In a recent episode of “The Ezra Levant Show,” host Ezra Levant discussed his participation in a panel discussion on the media at Romania’s annual Hungarian festival, Tusvanyos. Levant used the opportunity to highlight how Canada has violated civil liberties, including freedom of the press.
One of the main accusations against Hungary is its alleged authoritarianism and disregard for civil rights, including political dissent. However, Levant argued that he has seen no evidence of this during his time in Hungary. He contrasted this with the actions of Canadian Prime Minister Justin Trudeau, who Levant claims invoked a form of martial law to resist the Trucker Convoy.
Levant also offered a warning to the Hungarian audience. While Prime Minister Viktor Orban and his Fidesz party have been successful in recent elections, there is no guarantee that they will continue to win indefinitely. Levant cautioned that globalists and socialists may come to power one day and attempt to undo Orban’s accomplishments.
The discussion also touched on the issue of tech giants like Facebook and YouTube violating user’s civil liberties for political reasons. Levant argued that these companies also play favorites in foreign countries, further exacerbating the problem.
In conclusion, Levant expressed his belief that Hungary is currently a great place for journalists despite what foreign critics may say. However, he cautioned that forces of censorship are attempting to silence and cancel Hungary. He encouraged the audience to build grassroots systems that are prepared for the battle ahead, as it is a battle for ideas and the very identity of Hungary.
The expanded version of this article will provide further context and analysis of the topics discussed.
Ezra Levant, the host of “The Ezra Levant Show,” recently participated in a panel discussion on the media as part of Romania’s annual Hungarian festival, Tusvanyos. During the discussion, Levant took the opportunity to shed light on Canada’s violation of civil liberties, particularly the freedom of the press.
One of the main criticisms levied against Hungary is its alleged authoritarianism and disregard for civil rights, including political dissent. However, Levant shared his personal experience, stating that he has witnessed no evidence of these claims during his time in Hungary. Drawing a comparison, he pointed out the actions of Canadian Prime Minister Justin Trudeau, who Levant claims resorted to a form of martial law to repel the Trucker Convoy.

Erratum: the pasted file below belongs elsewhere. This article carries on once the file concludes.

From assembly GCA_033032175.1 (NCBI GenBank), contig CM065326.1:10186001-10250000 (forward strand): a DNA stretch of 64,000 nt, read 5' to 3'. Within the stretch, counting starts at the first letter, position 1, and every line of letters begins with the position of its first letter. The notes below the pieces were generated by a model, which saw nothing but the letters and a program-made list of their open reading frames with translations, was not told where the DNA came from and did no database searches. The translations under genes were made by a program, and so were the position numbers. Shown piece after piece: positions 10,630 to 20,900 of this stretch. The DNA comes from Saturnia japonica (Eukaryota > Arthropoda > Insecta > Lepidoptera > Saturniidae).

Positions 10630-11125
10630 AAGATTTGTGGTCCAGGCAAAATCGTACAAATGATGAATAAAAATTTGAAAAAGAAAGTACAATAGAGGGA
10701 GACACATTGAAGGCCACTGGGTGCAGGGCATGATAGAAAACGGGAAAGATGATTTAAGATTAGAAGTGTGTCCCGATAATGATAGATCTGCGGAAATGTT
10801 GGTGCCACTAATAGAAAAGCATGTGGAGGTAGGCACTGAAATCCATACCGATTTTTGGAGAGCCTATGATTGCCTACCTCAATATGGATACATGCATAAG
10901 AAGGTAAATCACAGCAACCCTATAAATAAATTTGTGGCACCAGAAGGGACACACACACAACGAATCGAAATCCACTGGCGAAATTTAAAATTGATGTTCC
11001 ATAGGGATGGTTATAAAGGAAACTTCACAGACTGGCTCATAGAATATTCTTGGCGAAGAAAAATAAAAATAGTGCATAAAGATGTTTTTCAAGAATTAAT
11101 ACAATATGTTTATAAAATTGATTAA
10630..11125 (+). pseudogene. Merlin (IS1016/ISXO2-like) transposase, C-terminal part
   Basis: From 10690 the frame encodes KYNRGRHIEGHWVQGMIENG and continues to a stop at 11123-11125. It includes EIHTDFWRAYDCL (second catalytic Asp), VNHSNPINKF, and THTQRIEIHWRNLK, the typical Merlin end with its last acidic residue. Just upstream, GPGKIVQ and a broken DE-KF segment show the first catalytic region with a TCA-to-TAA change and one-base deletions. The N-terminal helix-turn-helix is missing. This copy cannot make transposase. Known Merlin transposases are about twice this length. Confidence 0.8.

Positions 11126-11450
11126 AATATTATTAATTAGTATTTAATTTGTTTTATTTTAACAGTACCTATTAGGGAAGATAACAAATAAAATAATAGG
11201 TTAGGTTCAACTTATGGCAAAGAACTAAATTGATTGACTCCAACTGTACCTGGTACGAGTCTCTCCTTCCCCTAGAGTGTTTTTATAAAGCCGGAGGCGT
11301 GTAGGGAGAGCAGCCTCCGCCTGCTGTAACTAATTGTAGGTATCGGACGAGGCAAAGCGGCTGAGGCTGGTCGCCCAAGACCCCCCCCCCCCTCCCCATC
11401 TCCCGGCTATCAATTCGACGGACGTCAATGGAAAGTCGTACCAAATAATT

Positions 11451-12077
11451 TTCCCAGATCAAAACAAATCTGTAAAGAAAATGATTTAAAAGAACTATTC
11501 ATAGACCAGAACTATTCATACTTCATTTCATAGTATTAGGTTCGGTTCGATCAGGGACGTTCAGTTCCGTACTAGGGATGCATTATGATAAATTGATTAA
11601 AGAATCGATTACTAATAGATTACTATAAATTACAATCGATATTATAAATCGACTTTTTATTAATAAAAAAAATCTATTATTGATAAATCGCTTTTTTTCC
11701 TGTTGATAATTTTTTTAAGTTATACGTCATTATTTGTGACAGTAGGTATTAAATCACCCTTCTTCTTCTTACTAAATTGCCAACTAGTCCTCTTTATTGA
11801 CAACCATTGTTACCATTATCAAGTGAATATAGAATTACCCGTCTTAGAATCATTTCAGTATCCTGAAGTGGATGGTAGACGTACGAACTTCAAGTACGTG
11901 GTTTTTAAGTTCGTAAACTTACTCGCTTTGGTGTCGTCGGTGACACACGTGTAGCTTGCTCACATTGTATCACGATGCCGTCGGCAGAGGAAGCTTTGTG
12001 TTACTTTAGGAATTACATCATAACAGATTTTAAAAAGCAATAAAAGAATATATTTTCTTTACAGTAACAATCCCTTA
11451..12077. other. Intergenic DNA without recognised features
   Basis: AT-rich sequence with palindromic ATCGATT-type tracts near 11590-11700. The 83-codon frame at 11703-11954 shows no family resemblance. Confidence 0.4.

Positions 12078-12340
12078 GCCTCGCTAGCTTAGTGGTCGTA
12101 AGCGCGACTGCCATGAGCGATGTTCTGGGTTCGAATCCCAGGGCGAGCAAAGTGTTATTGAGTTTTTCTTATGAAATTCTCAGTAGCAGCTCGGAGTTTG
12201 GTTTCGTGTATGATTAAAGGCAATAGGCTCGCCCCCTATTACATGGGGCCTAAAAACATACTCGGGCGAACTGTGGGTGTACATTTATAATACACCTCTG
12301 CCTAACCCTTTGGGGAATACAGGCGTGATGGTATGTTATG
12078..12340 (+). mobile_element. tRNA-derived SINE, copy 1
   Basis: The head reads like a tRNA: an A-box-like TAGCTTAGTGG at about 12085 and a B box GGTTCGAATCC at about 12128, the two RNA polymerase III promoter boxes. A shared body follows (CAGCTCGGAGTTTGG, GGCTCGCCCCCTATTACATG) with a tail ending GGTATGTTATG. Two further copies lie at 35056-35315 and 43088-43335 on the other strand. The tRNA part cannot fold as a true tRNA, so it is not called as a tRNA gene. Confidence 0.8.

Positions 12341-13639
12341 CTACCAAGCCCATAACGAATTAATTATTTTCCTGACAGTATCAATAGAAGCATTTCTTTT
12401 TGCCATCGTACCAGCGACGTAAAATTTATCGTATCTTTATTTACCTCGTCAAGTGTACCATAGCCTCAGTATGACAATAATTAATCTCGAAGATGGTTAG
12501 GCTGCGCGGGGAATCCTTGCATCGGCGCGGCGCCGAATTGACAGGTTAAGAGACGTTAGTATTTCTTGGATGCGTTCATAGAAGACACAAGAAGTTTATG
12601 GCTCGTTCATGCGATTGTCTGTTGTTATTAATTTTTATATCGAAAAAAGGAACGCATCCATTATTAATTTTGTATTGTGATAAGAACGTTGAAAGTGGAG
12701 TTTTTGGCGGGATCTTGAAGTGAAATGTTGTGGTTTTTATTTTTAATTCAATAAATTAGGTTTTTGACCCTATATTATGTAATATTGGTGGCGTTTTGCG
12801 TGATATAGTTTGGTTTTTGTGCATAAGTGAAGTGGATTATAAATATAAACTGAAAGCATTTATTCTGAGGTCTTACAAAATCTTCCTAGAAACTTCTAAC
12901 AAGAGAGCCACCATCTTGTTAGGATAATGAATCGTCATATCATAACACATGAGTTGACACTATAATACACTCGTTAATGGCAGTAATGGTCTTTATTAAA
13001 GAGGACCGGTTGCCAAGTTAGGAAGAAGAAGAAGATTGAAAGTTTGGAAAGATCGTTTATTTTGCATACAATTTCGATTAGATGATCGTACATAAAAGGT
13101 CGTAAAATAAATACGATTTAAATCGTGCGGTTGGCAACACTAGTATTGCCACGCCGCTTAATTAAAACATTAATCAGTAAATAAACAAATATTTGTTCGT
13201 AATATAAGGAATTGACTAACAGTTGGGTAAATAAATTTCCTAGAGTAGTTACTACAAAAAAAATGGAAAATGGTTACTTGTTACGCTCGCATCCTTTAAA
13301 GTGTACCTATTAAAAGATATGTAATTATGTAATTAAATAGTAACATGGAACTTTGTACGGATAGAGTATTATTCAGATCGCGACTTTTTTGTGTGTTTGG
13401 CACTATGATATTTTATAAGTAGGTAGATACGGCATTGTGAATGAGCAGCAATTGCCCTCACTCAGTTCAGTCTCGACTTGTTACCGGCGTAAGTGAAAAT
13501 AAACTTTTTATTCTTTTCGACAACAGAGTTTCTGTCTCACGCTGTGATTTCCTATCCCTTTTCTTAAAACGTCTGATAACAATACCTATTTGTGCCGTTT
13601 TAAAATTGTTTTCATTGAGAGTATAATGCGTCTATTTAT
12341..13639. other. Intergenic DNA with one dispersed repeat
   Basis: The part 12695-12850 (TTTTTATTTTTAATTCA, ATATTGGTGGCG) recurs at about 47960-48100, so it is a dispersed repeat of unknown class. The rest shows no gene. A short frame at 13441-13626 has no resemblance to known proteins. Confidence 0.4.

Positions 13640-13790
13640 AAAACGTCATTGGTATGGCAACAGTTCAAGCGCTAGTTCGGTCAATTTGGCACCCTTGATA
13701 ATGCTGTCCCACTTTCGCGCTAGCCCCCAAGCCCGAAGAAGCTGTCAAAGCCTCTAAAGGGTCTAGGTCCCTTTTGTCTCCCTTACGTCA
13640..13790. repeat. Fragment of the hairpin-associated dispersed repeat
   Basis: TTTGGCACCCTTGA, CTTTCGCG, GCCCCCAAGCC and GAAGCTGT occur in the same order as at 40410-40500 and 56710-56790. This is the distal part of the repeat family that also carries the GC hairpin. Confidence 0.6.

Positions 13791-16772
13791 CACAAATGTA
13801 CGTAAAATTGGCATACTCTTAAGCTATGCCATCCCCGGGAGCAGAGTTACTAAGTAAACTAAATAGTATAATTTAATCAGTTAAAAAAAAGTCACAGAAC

Furthermore, Levant offered a cautionary note to the Hungarian audience. While Prime Minister Viktor Orban and his Fidesz party have proven to be successful in recent elections, there is no guarantee that this winning streak will continue indefinitely. Levant stressed that it is entirely possible for globalists and socialists to come to power someday, posing a potential threat to Orban’s achievements.
Tech giants such as Facebook and YouTube were also part of the discussion. Levant expressed concern over these companies violating the civil liberties of users for political reasons. This issue extends beyond the borders of Hungary, as Levant argued that these platforms also engage in biased practices in other countries.
In his closing remarks, Levant conveyed his belief that Hungary is currently a favorable environment for journalists, contrary to what critics may assert. However, he acknowledged the presence of forces working towards censorship and cancellation of Hungary itself. Levant urged the audience to establish grassroots systems that are prepared to face the upcoming battle, emphasizing that this is ultimately a battle of ideas and Hungary’s very identity.
This expanded article aims to provide a more comprehensive understanding of the topics discussed by Ezra Levant during the panel discussion. By including additional context and analysis, readers gain a deeper insight into the issues surrounding civil liberties, media bias, and the potential threats faced by Hungary.